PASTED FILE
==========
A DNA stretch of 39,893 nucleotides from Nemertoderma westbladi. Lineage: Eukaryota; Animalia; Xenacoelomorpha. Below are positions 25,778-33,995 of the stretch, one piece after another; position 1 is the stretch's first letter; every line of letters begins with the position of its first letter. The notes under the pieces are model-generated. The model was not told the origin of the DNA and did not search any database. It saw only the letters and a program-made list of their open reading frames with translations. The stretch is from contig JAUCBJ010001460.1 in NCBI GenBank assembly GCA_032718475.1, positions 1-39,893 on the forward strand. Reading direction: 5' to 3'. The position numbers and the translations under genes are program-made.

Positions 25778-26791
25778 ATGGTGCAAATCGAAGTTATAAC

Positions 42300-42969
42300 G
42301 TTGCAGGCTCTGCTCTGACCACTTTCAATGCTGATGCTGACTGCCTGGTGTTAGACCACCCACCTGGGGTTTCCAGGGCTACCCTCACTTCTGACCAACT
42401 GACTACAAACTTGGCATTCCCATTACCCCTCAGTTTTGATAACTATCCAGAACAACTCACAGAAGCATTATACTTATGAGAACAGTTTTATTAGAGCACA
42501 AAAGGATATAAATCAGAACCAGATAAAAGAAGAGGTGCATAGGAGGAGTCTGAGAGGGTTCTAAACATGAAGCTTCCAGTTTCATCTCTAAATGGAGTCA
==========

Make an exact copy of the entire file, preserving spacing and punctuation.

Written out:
A DNA stretch of 39,893 nucleotides from Nemertoderma westbladi. Lineage: Eukaryota; Animalia; Xenacoelomorpha. Below are positions 25,778-33,995 of the stretch, one piece after another; position 1 is the stretch's first letter; every line of letters begins with the position of its first letter. The notes under the pieces are model-generated. The model was not told the origin of the DNA and did not search any database. It saw only the letters and a program-made list of their open reading frames with translations. The stretch is from contig JAUCBJ010001460.1 in NCBI GenBank assembly GCA_032718475.1, positions 1-39,893 on the forward strand. Reading direction: 5' to 3'. The position numbers and the translations under genes are program-made.

Positions 25778-26791
25778 ATGGTGCAAATCGAAGTTATAAC

Positions 42300-42969
42300 G
42301 TTGCAGGCTCTGCTCTGACCACTTTCAATGCTGATGCTGACTGCCTGGTGTTAGACCACCCACCTGGGGTTTCCAGGGCTACCCTCACTTCTGACCAACT
42401 GACTACAAACTTGGCATTCCCATTACCCCTCAGTTTTGATAACTATCCAGAACAACTCACAGAAGCATTATACTTATGAGAACAGTTTTATTAGAGCACA
42501 AAAGGATATAAATCAGAACCAGATAAAAGAAGAGGTGCATAGGAGGAGTCTGAGAGGGTTCTAAACATGAAGCTTCCAGTTTCATCTCTAAATGGAGTCA